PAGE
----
Nursing your baby can be hard on your own. How can dads help breastfeeding moms and work together as a team? Find out here.
For many new moms, breastfeeding would be a whole lot harder without a partner by their side. Even though mom is the only one who can actually breastfeed the baby, she’s certainly not alone in the journey. Support is crucial, especially in the early days when challenges arise and motivation is low.
At the same time, dads can feel at a loss with breastfeeding and how to support their partners. They don’t know what it’s like to breastfeed and might feel awkward. It’s also the only thing both parents can’t equally do. Dad wants to help but may not know exactly how to.
Breastfeeding proved far more difficult than I imagined. The pain was unreal, and I felt tethered to my baby 24/7. I even resented the fact that I was the only one who could breastfeed—any time he cried, I was the only one who could do anything about it.
Thankfully, my husband was a trooper the whole time. While he couldn’t take my place, he did what he could to make the experience easier for me. Even though breastfeeding is a “mom-only” task, consider these six ways dads can show support:
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1. Let mom rest and relax
Breastfeeding releases hormones to help mom relax and bond with the baby. During breastfeeding, allow her the time and space to do just that. Create a conducive environment by giving her what she needs—a nursing pillow, a glass of water, her phone. Tend to your older children so she can breastfeed uninterrupted.
When she’s not breastfeeding, provide opportunities for her to rest. For instance, offer to hold the baby while she takes a nap or a shower.
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2. Bring baby to mom for nighttime feedings
At four in the morning, mom will appreciate you bringing the baby to her so she can continue lying down. This gives her more opportunities to keep resting, especially when she’s going to be up for several minutes nursing the baby.
Bringing the baby to her also offers her the support she craves. She knows she’s not the only one who has to get up in the middle of the night when you’re by her side. Burping the baby after breastfeeding also allows her to rest. Tag-teaming offers much-needed morale right when she can be at her lowest, sleep-deprived point.
3. Change diapers
A dad friend of mine once described his and his wife’s duties: “She handles the input, I handle the output.”
With breastfeeding so time-consuming, dads can help moms reclaim their time by changing diapers. During nighttime wake ups, tend to the crying baby and change his diaper before handing him to mom.
Other awesome things you can do? Wash the dishes when they pile up (even with paper plates and take out dinners). Prepare snacks she can eat while she nurses. Handle household chores, especially strenuous ones like carrying a load of laundry that she may not feel up to doing.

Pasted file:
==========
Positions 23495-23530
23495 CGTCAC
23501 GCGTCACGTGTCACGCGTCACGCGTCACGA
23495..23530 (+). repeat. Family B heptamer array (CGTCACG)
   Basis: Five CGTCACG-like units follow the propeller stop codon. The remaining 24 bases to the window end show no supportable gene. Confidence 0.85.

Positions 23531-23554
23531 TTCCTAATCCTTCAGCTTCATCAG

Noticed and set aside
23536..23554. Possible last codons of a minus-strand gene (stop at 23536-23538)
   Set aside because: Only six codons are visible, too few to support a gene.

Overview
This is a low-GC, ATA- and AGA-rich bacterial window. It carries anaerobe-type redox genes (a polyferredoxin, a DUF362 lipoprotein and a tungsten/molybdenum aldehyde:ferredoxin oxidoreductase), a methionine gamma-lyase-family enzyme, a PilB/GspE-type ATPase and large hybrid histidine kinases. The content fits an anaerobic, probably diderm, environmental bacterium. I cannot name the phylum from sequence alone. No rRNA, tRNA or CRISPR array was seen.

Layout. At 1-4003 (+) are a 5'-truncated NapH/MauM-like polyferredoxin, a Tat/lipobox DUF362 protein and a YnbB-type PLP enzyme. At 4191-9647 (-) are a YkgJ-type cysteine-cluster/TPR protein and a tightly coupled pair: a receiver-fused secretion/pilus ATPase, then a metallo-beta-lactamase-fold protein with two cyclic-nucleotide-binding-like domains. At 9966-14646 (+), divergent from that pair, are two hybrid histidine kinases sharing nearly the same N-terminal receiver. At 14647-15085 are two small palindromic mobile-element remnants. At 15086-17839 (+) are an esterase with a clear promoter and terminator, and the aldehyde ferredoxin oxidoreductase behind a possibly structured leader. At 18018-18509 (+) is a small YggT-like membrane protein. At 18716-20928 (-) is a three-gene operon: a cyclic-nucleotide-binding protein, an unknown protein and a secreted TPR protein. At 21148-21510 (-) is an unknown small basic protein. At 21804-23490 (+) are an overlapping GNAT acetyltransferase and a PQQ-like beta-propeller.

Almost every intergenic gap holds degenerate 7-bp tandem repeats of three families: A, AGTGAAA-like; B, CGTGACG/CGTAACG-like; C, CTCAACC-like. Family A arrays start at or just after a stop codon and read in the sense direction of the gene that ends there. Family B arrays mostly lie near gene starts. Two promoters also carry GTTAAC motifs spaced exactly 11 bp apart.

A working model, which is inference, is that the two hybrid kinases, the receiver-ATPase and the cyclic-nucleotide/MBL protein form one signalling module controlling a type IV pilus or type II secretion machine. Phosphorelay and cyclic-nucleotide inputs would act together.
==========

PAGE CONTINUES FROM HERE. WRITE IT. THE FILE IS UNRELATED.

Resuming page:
4. Treat mom to something special
Surprise mom with restaurant-style breakfasts of scrambled eggs, pancakes, and orange juice (with a flower on the table!). Or take the baby for a walk so she can enjoy time to herself or relax with a shower.
Newborn days are all about survival mode, but enjoying something completely for pleasure and not because it’s a “must” is rewarding. A special treat breaks the rut she might find herself in, and she’ll surely appreciate the extra effort you’ve made.
5. Remind mom about the benefits of breastfeeding
Breastfeeding has a ton of benefits for the baby, from better immunity to a wider food palate. And mom’s best cheerleader is you reminding her of all the reasons she’s doing this in the first place.
Point out that her breastmilk has antibodies to ward off potential sickness and how much money you’ve saved by breastfeeding. Reminding her of her breastfeeding goals can keep her motivated and not give up.
6. Don’t push or pressure
While reminding mom of the benefits of breastfeeding is key, don’t cross the line to the point of pushing or pressuring her to keep going. Instead, follow her lead.
Ask her if she’d like you to feed the baby with expressed breast milk or formula. If she runs into obstacles like thrush or clogged ducts, support her with whatever she decides to do. While you want to cheer her on with breastfeeding, realize that this is her personal choice in the end.
Even though breastfeeding is a mom-only role, dads can still support in their own ways.
Give mom plenty of opportunities to rest and relax. Change diapers or get up to tend to the baby at night. Pamper her with much-needed special treats, and remind her of the benefits of breastfeeding without pushing too much guilt her way.
With your support, she can continue to breastfeed with confidence and comfort—with you by her side through it all.
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